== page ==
Not really an ambient album by today’s criteria as all the tracks have some kind of percussion, SAWs is a collection of hazy, dreamy, emotive techno and break tracks. It was famously recorded onto cassette, the technical limitations of the format — hiss, gentle distortion and tape compression — lending the album a murky and emotive atmosphere that artists have been emulating ever since. It was notable at the time for its warm and soothing aesthetic which was in clear contrast to the bombast of contemporary hardcore rave, the twisted intensity of acid house or the uncompromising thud of techno. SAW drew on those genres but put them through a post-rave comedown soft focus filter, downplaying the drums and dynamic drive, and exploring gentler, introspective moods and emotions and still retains substantial emotional impact all these years later.

Two Pages cover

Spiritual jazz, symphonic soul, fusion, space funk, hip hop and drum & bass all meet on this classic late 90s Mercury Music Prize-nominated double album from UK production pioneers Marc Mac and Dego in their 4Hero guise. The musical touchstones here are the orchestrated soul music of Norman Whitfield and Charles Stepney, and the sophisticated jazz funk of the Mizell Brothers, Lonnie Liston Smith and Roy Ayers, and Two Pages is clearly in that lineage, expertly taking live jazz soul instrumentation and orchestration to some wonderfully new and exciting musical places. The final section of the album is more abstract including a couple of dark, dance floor-targetted drum & bass tracks complete with discordant synths, sci-fi FX and intricate, rolling, stuttering metallic drum breaks. Overall Two Pages is a rarified, purist album, a new vision of drum & bass, superbly executed.

Tales of the Unexpected cover

An album of Detroit-style techno from UK producer/DJ Dave Angel on his 1995 debut, concentrating on the more meditative, melodic and jazzy end of the genre, Tales of The Unexpected is a strong mix of smooth, propulsive, hi-tech 4/4 and introspective, downtempo android-soul. The mood is mostly warm and inviting, theres’s not a lot of rawness, rough edges or jarring, atonal sounds, this is techno that is smooth, sleek and soulful with genuine musicality. The final quarter of the album mimics the dynamics of a DJ set, toughening up with two intense, darker, 4 am belters before finishing on a pair of twinkling and pretty down-tempo tech-jazz tunes. Overlooked, quality UK techno.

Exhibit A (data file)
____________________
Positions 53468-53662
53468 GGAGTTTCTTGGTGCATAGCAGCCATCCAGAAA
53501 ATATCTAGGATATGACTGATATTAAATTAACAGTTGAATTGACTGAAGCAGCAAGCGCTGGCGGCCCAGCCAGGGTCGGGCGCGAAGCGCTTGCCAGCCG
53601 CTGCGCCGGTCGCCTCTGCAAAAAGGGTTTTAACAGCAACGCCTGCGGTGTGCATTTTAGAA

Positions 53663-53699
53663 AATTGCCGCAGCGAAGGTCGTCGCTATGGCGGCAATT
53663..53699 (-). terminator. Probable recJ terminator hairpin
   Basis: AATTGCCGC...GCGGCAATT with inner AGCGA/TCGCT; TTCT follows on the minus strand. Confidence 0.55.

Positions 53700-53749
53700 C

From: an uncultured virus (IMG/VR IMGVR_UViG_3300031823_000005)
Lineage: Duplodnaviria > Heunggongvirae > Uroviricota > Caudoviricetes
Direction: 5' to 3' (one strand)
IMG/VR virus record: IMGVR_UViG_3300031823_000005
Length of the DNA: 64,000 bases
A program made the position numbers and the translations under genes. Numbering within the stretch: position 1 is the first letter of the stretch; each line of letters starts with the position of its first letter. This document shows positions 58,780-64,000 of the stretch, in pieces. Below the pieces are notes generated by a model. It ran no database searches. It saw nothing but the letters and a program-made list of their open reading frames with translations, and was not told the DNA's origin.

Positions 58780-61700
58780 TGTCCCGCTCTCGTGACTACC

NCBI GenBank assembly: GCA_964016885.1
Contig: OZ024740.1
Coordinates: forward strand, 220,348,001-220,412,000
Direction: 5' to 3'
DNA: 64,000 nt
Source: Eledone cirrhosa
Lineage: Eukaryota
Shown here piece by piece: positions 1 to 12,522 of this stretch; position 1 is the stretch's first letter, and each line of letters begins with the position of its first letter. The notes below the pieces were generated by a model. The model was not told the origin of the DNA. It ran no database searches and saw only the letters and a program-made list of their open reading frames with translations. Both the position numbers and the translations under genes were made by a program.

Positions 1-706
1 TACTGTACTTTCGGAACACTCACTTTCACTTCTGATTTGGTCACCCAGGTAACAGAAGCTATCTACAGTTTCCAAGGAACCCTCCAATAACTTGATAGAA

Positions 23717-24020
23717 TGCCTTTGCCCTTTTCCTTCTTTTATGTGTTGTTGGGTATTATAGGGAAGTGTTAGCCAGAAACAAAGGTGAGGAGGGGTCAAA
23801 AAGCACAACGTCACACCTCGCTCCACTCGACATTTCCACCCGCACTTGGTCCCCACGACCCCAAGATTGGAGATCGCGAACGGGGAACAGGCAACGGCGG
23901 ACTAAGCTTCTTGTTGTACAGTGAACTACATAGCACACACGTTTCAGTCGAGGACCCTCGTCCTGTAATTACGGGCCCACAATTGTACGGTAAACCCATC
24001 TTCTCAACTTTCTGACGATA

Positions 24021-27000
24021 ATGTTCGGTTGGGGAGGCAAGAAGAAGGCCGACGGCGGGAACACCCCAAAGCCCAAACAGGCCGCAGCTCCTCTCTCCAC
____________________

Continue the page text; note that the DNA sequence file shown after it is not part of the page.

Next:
Duende cover

Released in summer 1998, a decade since acid house’s ‘Second Summer of Love,’ UK electronic duo A Man Called Adam’s second album Duende was a delightful and accomplished collection of electronic and club/club adjacent songs. The genres are house, disco and downtempo; album opener Easter Song is 20th-century English-electronic-folk, Oaktown is downtempo synth-funk, Bite The Pillow is cheery glitter-ball disco-house, All My Favourite People (Stay With Me) is a melancholy broken-break club track, Wouldn’t She is sultry space-R’n’B — but AMCA continually bring an inventiveness and originality to their productions that enriches their work. You get the sense that they’ve never used a sample pack or a synth pre-set in their career, a technique that means 25 years after its release, Duende really hasn’t dated that much: quality lasts.

Music Has the Right to Children cover

The initial album from Scottish duo BofC from 1998 used vintage synths, field recordings and found sound, deliberate degrading of their sound sources, with an audio palette that mixed and matched elements of hip hop, trip hop, library music, ambient and psychedelia to create an album infused with a strange sense of unfocused musical nostalgia. Using parts of dance music — a filtered drum loop, a distorted kick drum pattern, a rave-redolent synth — to create music that isn’t particularly danceable, the overall mood switches between faint unease and an agreeable innocence. The gentle melodies, soft touch, gauzy, frayed sampling style and sense of innocence and nostalgia in Music has… have proved very influential in the decades since its release and it remains a weirdly comforting listen.

Shfl